08/14/2014 by Bob Regan |

Catholic Schools: A Unique Value Proposition

At Carney, Sandoe & Associates, we are inspired by the belief that Catholic schools are absolutely vital to the communities they serve, and that their powerful value proposition consists of four key elements that render these institutions unique and indispensable to families.

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Our Catholic Schools Practice operates with a sense of urgency, realizing the importance of these schools.

Catholic schools offer:

1. High-quality, independent education

For the most part, Catholic schools are unfettered by extraneous demands, labor unions, and bureaucratic regulations and are committed to accountability and the best practices inherent in high-performing independent schools. Catholic schools are also active, collegial members of national and regional associations and have the liberty and wisdom to avoid faddish trends while focusing on core skills, content-rich curricula, and measurable student achievement. Teachers are caring and competent and choose to teach in Catholic schools despite the relatively low rate of compensation. As a result, numerous national and regional studies have consistently shown that Catholic schools outperform public schools in student achievement, especially in the inner city. One 2011 study, “Educating Our Children: Catholic Schools Doing More with Less,” demonstrated that average SAT scores among Catholic school students were 23% higher, while expenditure per student was nearly 25% lower.

2. Safe, nurturing, accountable environment

A secure environment with zero tolerance for bullying and external threats is the first requirement of every school. Catholic schools excel at cultivating a welcoming and respectful school culture and embrace a holistic approach to human development, including an active commitment to body, mind, and spirit. Some schools we work with have called this a kind of Renaissance model for student fulfillment, encouraging students to explore and experiment joyfully to discover their gifts and true passions. In addition, Catholic schools promote a high level of family engagement and connection to community, resulting in significant growth in social capital and a sense of accountability among students.

3. Values-based experience and mission

This is a critical differentiator for Catholic schools and a key reason why families of all faiths seek this experience for their children. While passionate about their Catholic identity and mission — requiring all students to participate in communal prayer and liturgies — Catholic schools are distinctly welcoming of all faith traditions. Students are encouraged to grow in their own beliefs while exploring comparative religions and being respectful of others. Faith formation is a core component of the campus conversation. In many Catholic schools, the percent of non-Catholic students and staff exceeds 30% — in some schools, this population reaches as high as 60 or 70 percent. Even Arch/Diocesan schools in some regions are seeing their demographics shift to include higher percentages of non-Catholic families. These families share a common concern about character development and moral behavior, the insidious coarsening of American culture, and the increasing secularization of schools and society at large. Catholic schools become the sole sanctuary for these caring families.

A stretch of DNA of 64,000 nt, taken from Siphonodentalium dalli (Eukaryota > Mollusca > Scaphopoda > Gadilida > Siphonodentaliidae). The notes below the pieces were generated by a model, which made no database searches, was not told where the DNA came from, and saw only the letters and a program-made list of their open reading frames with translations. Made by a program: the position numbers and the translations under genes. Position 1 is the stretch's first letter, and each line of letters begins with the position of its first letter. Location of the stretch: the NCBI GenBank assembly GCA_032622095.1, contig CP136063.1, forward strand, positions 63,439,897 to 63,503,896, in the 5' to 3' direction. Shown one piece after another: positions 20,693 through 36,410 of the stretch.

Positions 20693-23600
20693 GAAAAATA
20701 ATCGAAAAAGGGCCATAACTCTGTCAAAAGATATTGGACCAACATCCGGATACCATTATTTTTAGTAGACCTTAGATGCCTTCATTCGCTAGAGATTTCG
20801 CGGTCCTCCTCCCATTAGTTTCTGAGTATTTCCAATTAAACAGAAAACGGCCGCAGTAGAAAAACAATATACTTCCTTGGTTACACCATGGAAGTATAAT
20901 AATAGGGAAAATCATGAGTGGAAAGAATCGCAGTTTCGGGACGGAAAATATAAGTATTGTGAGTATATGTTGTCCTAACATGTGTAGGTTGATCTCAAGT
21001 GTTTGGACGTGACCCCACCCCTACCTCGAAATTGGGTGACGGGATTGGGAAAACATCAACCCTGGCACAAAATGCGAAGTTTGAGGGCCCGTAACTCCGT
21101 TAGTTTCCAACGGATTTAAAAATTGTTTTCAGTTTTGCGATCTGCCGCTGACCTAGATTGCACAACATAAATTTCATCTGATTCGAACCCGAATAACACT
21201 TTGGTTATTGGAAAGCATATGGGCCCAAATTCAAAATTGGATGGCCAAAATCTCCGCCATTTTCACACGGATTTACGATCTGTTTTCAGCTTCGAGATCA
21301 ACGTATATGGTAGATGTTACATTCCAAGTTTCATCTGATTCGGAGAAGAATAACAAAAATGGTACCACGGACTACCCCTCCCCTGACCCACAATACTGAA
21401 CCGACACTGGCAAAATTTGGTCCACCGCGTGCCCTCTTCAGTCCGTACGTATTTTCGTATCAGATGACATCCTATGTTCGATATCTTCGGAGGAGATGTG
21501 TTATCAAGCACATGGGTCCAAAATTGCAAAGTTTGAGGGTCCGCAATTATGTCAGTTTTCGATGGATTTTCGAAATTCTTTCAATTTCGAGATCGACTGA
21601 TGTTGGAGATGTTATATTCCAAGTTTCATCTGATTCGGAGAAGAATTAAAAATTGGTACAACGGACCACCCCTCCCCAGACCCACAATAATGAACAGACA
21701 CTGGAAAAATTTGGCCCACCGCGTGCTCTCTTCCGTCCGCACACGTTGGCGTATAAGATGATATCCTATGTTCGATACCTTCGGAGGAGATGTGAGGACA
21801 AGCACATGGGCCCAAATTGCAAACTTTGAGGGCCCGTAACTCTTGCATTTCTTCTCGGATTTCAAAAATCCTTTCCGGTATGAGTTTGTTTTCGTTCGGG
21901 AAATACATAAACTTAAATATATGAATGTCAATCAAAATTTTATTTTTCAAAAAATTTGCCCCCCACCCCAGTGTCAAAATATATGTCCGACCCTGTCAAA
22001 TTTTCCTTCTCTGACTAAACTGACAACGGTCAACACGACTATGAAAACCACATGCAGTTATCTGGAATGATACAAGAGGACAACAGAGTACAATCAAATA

4. Family-friendly tuitions

With few exceptions, Catholic schools deliver a quality experience at a price point that is affordable to average American families. In some communities, independent secondary schools charge roughly $40,000 to $45,000, while Catholic schools charge anywhere from $8,000 to $14,000, on average. This is a powerful differentiator and compelling element in the Catholic school value proposition. Although some critics would like to see Catholic school tuitions reduced even further to enable access for all income levels, including the materially poor, this would collapse the business model and produce an unsustainable practice. The voucher argument has also not been persuasive in most states. Given the political dynamics of this debate, the role of philanthropy is to enrich the value proposition by ensuring equity and access for all who seek this extraordinary experience for their children, regardless of ability to pay.

 

At CS&A, we see the combination of these four value components as synergistic and quite unique in U.S. education. The sheer scale of this education model is also inspiring and unprecedented. More than 7,000 Catholic schools are educating upwards of 2.3 million students annually. But the news is not particularly sanguine at the moment. For reasons having little to do with performance or value to the community, many Catholic schools are currently at risk and facing dissolution. Since 1975, more than 30 percent of Catholic schools have been closed, denying families of this exceptional option and burdening local school districts with a sudden infusion of displaced and discouraged students. The trend is alarming, pernicious, and consequential.

Here is what we know for certain: When a Catholic school goes away, for whatever reason, it blows a hole in the community that is not likely to be replaced – ever. Families and children become the victims of every Catholic school closure. It’s a lose-lose outcome for sure.

At CS&A, we’re committed to helping these important institutions succeed, and we’ll use this blog as a medium for a healthy and spirited discussion. Share your thoughts on the Catholic school value proposition in the comments—and check back periodically for future posts on the successes of and threats to our nation’s Catholic schools.

Bob Regan is the leader of the CS&A Search Group’s Catholic Schools Practice.  He can be reached at bob.regan@carneysandoe.com.

 

 

Image credit: iStockphot

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